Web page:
Marking World IBD Day

To mark World IBD Day, Research Manager, Kate Mahoney, and Research Officer, Lorna Orriss-Dib raise awareness about inflammatory bowel disease (IBD) and highlight some facts you might not know about the condition.

What is IBD?                                                                                           

Over half a million people in the UK live with Inflammatory Bowel Disease (IBD). IBD is an umbrella term for two chronic gastrointestinal conditions: Crohn’s disease and ulcerative colitis. The disease is characterised by a cycle of relapse (often referred to as ‘flare-ups’) and remission. Flare-up symptoms are unpredictable, and can include chronic fatigue, anaemia, abdominal pain, rectal bleeding, weight loss, constipation, and diarrhoea. There is currently no cure. People living with Crohn’s and ulcerative colitis have to self-manage their condition. This involves recognising the signs of a flare-up, trialling medications, and trying different diets. Self-management is a trial-and-error process that can be tiring and time-consuming.

IBD and IBS are different conditions

We recently carried out a project exploring the experiences of people with IBD during pregnancy and the postnatal period. When we discussed the project with others, it was interesting how many people thought we were focusing on irritable bowel syndrome (IBS) instead. Several people used the terms ‘IBD’ and ‘IBS’ interchangeably. These chats made us realise that there isn’t a lot of awareness about the differences between IBD and IBS. As Crohn’s and Colitis Australia highlight, IBD and IBS are different conditions but can have similar symptoms, like diarrhoea:

IBD, most commonly Crohn’s disease or ulcerative colitis, is characterised by inflammation and damage to the gut while IBS is characterised by irregular bowel movements, abdominal pain and gas.

The conditions are also treated differently. IBD treatments aim to reduce inflammation, whilst IBS is treated by reducing dietary triggers and taking antispasmodic medication. People can have both IBD and IBS.

Most people with IBD will have happy and healthy pregnancies

The majority of women and birthing people with IBD will have happy and healthy pregnancies, with similar maternal and neonatal outcomes to the general population. Keeping IBD in remission is important during pregnancy and the majority of medications used to manage IBD are safe to continue with during pregnancy and breastfeeding. Always check with your gastroenterologist.

IBD symptoms can stop during pregnancy

Several women that we spoke to for our research project described how their IBD went into remission during pregnancy, meaning that they didn’t experience any symptoms. Our participants were relieved to be feeling better and enjoyed their pregnancies as a result:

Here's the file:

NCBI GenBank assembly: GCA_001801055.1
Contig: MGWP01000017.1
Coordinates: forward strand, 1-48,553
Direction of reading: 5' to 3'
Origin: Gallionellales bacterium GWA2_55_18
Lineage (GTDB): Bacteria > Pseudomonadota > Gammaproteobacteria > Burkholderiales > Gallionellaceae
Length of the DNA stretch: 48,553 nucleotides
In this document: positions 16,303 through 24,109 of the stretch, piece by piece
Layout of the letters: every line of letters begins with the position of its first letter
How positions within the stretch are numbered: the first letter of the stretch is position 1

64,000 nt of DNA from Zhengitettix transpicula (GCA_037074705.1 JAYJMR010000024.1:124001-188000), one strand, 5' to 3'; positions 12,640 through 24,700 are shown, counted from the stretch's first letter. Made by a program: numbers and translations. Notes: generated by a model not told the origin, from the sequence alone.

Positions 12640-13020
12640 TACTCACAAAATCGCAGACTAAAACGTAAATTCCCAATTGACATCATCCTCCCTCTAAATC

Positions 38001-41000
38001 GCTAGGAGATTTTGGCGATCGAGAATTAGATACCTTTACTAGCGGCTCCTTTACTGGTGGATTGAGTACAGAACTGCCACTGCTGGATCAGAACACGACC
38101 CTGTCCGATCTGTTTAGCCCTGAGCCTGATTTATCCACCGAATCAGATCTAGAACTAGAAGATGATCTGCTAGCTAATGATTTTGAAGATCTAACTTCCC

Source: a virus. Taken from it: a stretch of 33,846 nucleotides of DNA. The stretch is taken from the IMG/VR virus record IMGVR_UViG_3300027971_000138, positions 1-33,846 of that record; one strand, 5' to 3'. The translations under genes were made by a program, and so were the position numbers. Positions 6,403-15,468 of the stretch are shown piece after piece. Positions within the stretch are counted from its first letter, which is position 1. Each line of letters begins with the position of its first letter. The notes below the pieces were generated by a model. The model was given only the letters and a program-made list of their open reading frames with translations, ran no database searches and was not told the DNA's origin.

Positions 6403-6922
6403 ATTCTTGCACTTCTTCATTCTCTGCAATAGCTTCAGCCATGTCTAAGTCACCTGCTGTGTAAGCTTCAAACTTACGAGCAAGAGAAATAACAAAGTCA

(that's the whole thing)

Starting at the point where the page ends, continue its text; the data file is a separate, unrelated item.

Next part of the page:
It was amazing. It was like I didn’t have it. So, I always loved being pregnant. Well, I had morning sickness. Anything to do with Crohn’s was perfect. I had other sickness for other things but the whole pregnancy I’ve never been so well really, with both of them.

However, they did also share their uncertainty about what might happen next:

It is a shock when you go from being so unwell and then when you start feeling normal because then you are also fearful that you’re going to lose that, that was the thing with Crohn’s. You’ve always got this fear of what’s going to happen around the corner.

Not all our participants experienced remission during pregnancy. They felt that it was important to raise awareness about the women and birthing people with IBD who continued to experience symptoms. As our research found, it is important that materials on pregnancy and IBD recognise that everyone’s experiences of pregnancy are different.

If you have IBD, you may have a flare after giving birth

None of our participants were warned by health practitioners that they would experience an IBD flare after giving birth. This meant that they were unable to adequately prepare for experiencing a flare-up whilst caring for a newborn baby. All the women we spoke to stated that they would have valued being warned about this:

As soon as she was born, my body didn’t have a clue what it was doing. Went into this flare-up. I think I had no heads-up about that. I think if there was something out there that said you could flare, [and] be ready for that, that could have been helpful.

In response to our research findings, we collaborated with our participants to co-produce an informational resource that provides advice for women and birthing people with IBD across the course of their pregnancy journey. It includes a section on how to prepare for a postnatal flare.

You can read more about our research on IBD during pregnancy and the postnatal period here and find our informational resource here.

For more information about this research project, please contact Lorna Orriss-Dib at [email protected].